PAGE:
On Feb. 6, 2019, Chris Petersen sat in front of a purple backdrop, with a single black and silver microphone pointed at his chin. For a moment, the 54-year-old coach with the neatly parted silver hair stared at the ground and swallowed, tapping his fingers on his crossed arms, silently preparing his statement.
Then he looked up and spoke.
“(It’s a) good day,” UW’s former head coach said with a smile on national signing day. “Good day to be done with this recruiting cycle and kind of on to the next. I think our coaches did a really awesome job throughout the whole thing. I think we feel really strongly about this class in general.
“That’s the best way to probably put this: I think we just feel really good about these kids. I think you just go down the list and can make a case for why we were so excited for each one of these guys.”
At this point, you’re already on your way to winning Signing Day Bingo. It’s a good day? That’s a square. Coaches did an awesome job? That’s a square. Feel strongly about this class? You already know the answer.
The fact is, every coach at every program says essentially the same thing on National Signing Day. They signed kids that fit their system. They’re incredibly proud of the coaches. They’re adding great players, but better people. B-I-N-G-O.
But, in Petersen’s case, there was legitimate reason to be excited. On Monday, Pro Football Focus ranked the top 10 true freshman classes of 2019 — using its wins above average metric, which evaluates how a player’s presence impacted his team’s expected wins. Washington’s class — comprised of 22 scholarship signees — ranked No. 7 in the nation on that list. (USC and Oregon ranked No. 4 and 5, respectively.)
On the surface, the Huskies’ strong standing shouldn’t come as a surprise. UW’s 2019 class, after all, was ranked 10th nationally by 247Sports and 15th by the 247Sports Composite. It included a whopping 15 four-star signees.
But only a handful of those Huskies made a significant on-field impact last season. By almost any measurement, the class’ premier freshman was four-star cornerback Trent McDuffie, who started in 11 games and finished with 45 tackles, three fumble recoveries, two forced fumbles and an interception. McDuffie’s 85.4 overall grade, as evaluated by PFF, was 11th among 456 qualifying FBS cornerbacks. The 5-foot-11, 185-pounder also missed just one tackle last season and allowed only six plays of 15-plus yards on 421 coverage snaps.
But McDuffie wasn’t the only contributing freshman in UW’s defensive secondary. Safeties Cameron Williams and Asa Turner combined to start 12 games in the back end, helping to solidify an inexperienced secondary alongside senior Myles Bryant. Williams finished second on the team with three interceptions, while the athletically adaptable Turner (6-3, 187) proved his worth at both nickel and safety.
Elsewhere, freshman wide receiver Puka Nacua was slowed only by his own broken foot. The 6-1, 204-pound wideout earned just 11 targets in his debut season, but he converted them into seven catches, 168 receiving yards, 24 yards per reception and two scores — including five catches of 15 yards or more. He also hauled in three of five contested targets, displaying both strong hands and a penchant for big plays.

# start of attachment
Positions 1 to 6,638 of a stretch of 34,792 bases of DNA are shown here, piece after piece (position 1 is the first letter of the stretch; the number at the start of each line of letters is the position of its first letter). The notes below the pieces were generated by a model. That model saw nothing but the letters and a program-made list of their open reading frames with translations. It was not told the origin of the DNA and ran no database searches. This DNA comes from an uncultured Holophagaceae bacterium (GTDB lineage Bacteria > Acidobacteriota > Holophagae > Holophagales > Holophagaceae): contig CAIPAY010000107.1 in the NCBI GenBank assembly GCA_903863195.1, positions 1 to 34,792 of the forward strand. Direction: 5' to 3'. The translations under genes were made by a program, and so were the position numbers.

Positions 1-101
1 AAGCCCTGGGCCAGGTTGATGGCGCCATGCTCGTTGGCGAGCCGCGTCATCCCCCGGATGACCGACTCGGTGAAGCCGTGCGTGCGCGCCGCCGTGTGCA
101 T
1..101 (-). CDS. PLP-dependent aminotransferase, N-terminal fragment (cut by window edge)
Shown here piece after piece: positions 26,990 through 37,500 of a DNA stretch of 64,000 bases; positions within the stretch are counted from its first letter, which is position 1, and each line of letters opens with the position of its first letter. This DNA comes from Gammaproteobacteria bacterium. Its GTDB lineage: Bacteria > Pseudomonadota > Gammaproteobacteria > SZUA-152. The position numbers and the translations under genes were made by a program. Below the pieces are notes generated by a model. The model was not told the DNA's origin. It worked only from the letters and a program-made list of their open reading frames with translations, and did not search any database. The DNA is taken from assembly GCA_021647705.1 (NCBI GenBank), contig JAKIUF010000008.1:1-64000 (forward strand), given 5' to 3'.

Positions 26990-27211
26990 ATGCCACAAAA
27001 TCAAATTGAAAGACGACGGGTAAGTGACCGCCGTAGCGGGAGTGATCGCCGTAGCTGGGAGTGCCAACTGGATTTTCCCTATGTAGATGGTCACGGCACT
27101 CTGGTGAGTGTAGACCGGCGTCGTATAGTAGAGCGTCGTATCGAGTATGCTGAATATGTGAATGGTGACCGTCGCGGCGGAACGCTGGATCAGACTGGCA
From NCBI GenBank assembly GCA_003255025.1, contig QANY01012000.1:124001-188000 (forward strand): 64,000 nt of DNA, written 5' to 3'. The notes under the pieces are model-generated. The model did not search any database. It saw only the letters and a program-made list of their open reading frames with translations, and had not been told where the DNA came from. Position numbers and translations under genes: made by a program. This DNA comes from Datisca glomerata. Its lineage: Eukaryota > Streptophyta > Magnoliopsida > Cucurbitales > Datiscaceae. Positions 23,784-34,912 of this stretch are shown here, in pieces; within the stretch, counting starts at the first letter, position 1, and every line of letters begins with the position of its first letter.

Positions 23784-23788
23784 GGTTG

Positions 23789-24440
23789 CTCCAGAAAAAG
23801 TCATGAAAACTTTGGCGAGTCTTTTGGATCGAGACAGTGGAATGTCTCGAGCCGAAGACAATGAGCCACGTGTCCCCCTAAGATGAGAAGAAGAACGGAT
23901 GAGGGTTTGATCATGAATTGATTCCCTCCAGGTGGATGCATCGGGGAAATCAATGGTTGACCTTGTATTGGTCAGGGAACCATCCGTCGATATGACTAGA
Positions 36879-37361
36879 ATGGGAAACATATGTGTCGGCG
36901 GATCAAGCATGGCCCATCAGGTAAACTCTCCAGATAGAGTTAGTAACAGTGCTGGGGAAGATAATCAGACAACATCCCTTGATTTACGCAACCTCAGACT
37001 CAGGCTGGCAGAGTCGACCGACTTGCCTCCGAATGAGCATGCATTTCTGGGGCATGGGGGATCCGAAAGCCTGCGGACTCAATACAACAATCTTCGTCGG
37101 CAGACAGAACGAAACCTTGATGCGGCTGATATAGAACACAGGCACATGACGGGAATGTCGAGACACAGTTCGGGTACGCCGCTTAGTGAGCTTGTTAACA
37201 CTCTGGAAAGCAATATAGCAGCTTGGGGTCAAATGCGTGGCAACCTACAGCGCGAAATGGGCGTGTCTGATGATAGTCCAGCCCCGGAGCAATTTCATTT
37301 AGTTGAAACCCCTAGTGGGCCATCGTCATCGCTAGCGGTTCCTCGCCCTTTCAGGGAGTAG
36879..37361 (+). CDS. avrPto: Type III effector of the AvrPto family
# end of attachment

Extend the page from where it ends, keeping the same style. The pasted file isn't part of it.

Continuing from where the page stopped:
The only other true freshmen who didn’t redshirt last season were outside linebacker Laiatu Latu and kicker Tim Horn. The 6-4, 275-pound Latu made 16 tackles with 1.5 tackles for loss and a safety in 12 games, while Horn recorded touchbacks on 56.4% of his kickoffs — an improvement from the team’s 32.4% clip in 2018.
So, all things considered, the 2019 class’ debut season must be deemed a clear success. But it’s even more encouraging, when you imagine what’s to come.
For example, defensive linemen Faatui Tuitele and Jacob Bandes — the class’ most highly ranked recruits, according to the 247Sports Composite — both redshirted in 2019, and could contribute to a dominant UW defensive front this fall. They’ll likely join seniors Levi Onwuzurike and Josiah Bronson as well as sophomores Tuli Letuligasenoa and Sam Taimani in Ikaika Malloe’s formidable defensive line rotation.
And, of more immediate importance, the 2019 class could foreseeably fill UW’s void at inside linebacker. Josh Calvert, Daniel Heimuli, Alphonzo Tuputala and Miki Ah You will all compete this spring and summer to start alongside ascendant redshirt sophomore Edefuan Ulofoshio. The 6-2, 223-pound Calvert — an early enrollee last winter — was trending toward a burned redshirt before a knee injury in fall camp ended his freshman season. A year in UW’s strength and conditioning program may also propel Heimuli — the defensive MVP of the 2019 Polynesian Bowl — toward significant playing time. They’ll all have to contend with third-year sophomores Jackson Sirmon and M.J. Tafisi as well.
Oh, and what position are we forgetting? That’s right: the quarterback. Following redshirt junior Jacob Eason’s NFL draft departure, redshirt freshman Dylan Morris suddenly has a realistic path to the starting job. The 6-0, 196-pounder from Puyallup will have to beat out redshirt sophomore Jacob Sirmon and true freshman Ethan Garbers to get there, but he may have the arm, mobility and makeup to start against Michigan on Sept. 5.
Indeed, McDuffie may be the headliner, but UW’s 2019 class could soon be defined by its quality depth. Redshirt freshman running back Cameron Davis could work into the rotation this fall. Offensive linemen Julius Buelow, Nate Kalepo and Troy Fautanu could all be future starters. Kamren Fabiculanan (6-1, 181) has an intriguing frame in the defensive secondary. Defensive lineman Sama Paama (6-4, 336) is the most physically formidable prospect in the pack.
A year ago, Petersen cleared his throat and said with a smile that he felt really strongly about this class. He may have been on the money.
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